Displaced teens in strife-torn Manipur drop school to work

“I started selling detergents and incense sticks made at the relief camp with a friend from the relief camp around two months ago."

ByRK Tayalsana

Updated 12 Feb 2024, 6:24 am


For few, life is a jolly affair filled with the scent of lovely rose petals and glamorous affairs while for some it is a treacherous journey with obstacles that test the limits of human sacrifice and endurance.

Not too long ago, the classrooms and corridors of Ideal Girls College in Akampat, Imphal East, echoed the laughter and cheers of students and teachers but now it houses hundreds of displaced people mainly from Churachandpur and Moreh who are struggling to cope with the daily demands and needs in their new environment.

It was a gloomy Sunday evening when we came across 15-year-old Yaima and 17-year-old Kumar (names changed) from Moreh Ward No. 7 who now stays at the relief camp with their families.

Yaima stays with his sick father and big brother; he lost his mother when he was a little boy while Kumar stays with his adopted mother and father at the relief camp. Kumar lost both his parents at a very early age and was adopted by his paternal uncle and wife.

Both Yaima and Kumar have completed class 8 and are about to enter class 9 at Eastern Ideal High School but both of them are slowly digressing from their academic activities and are sharing the economic burden of their families by selling detergents and incense sticks door-to-door.

“I started selling detergents and incense sticks made at the relief camp with a friend from the relief camp around two months ago. At first, we went by foot but now we rent a scooter from a relief camp inmate and sell the products door to door whenever we can,” Yaima said.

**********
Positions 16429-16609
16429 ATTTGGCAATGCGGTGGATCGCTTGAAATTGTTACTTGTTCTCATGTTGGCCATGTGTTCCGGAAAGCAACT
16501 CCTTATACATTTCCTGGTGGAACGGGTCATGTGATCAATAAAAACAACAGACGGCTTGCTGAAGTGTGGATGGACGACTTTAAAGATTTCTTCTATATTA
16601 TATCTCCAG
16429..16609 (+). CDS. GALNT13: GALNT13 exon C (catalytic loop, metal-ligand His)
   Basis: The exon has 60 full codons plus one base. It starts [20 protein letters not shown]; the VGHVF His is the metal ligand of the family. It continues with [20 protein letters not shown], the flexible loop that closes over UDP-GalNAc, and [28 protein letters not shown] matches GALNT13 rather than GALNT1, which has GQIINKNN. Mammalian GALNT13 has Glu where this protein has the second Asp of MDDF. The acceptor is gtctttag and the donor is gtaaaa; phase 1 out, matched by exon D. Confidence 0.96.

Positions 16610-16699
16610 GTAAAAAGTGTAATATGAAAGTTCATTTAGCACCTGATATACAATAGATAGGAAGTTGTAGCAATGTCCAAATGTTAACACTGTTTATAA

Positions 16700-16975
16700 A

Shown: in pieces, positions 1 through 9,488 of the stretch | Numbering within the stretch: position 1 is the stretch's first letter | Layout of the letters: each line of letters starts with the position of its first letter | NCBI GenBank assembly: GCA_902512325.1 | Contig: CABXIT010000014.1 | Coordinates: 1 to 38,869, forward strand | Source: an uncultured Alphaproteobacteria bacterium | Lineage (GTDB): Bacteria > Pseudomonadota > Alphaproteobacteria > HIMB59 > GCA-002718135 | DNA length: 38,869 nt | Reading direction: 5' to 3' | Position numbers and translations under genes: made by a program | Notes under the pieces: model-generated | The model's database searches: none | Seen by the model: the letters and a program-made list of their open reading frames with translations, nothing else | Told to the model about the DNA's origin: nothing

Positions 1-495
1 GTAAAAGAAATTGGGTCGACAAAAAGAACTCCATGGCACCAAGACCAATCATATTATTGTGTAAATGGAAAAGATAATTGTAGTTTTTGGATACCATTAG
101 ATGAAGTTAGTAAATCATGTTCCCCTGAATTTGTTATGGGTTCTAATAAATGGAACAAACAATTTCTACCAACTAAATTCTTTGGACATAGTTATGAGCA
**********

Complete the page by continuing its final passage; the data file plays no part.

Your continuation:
He stated that he had lost interest in his academic activities and was thinking of dropping out of school to help his family in lifting the financial burden.

“My father used to be an auto driver in Moreh but here, due to his poor health, he is unable to indulge in any livelihood activities and stays bedridden most of the time. We have to earn to keep afloat; I cannot simply go about my studies and pretend as if everything is okay,” he said.

He highlighted that he used to go to school regularly and attend classes when he first started schooling at Akampat Relief camp but gradually declined in attendance witnessing the immediate struggles and needs of his family at the relief camp.

My brother also goes door-to-door selling the products made in the relief camps, he added.
The same concerns were also shared by Kumar who started the venture to aid his family as his adopted father was also in poor health.

Kumar maintained that he and his friend were able to make a daily profit of around Rs 200-300 whenever they went out to sell products.

“We go out from the relief camp around noon and come back once we sell all the products. The profit amount is what we have left after we divide all the scooter rental and petrol charges,” he said.

Before the conflict erupted Yaima dreamt of being a singer while Kumar wished to embark on a successful venture but the conflict came down as a lightning rod and destroyed whatever small wishes they treasured.


“I still want to become a singer but that will have to wait as I have more important matters on my plate. After the conflict I sometimes think of picking up a gun and taking revenge,” Yaima stated.

He highlighted that his emotional and mental perception had been gravely affected after the conflict and that he did not feel like continuing his studies.

I want to extend aid in the conflict instead, he added.

He pointed out that most of his friends at the relief camp had dropped out of school because of the crisis and were more focused on extending help in the conflict.

Even at a young age, both teenage boys are more concerned about the immediate needs of their families and the state. Both wore a traumatic look as they recalled their traumatic façade, far beyond their age, and had nothing but remorse and vengeance to express regarding the ongoing conflict in Manipur.

The wavering fate of the two boys reveals the underlying suffering and grievances of many youths in relief camps. The question of who will claim responsibility for the losses of the academic career and future of thousands of young children at the relief camp is up for debate.

However, the glimmer of resilience and hope still shone in the eyes of the two young relief camp inmates as they waited for the challenges of tomorrow.


First published:


school dropoutmanipur crisisdisplaced studentsrelief camp inmates

RK Tayalsana

RK Tayalsana

Imphal Free Press Reporter, Imphal, Manipur


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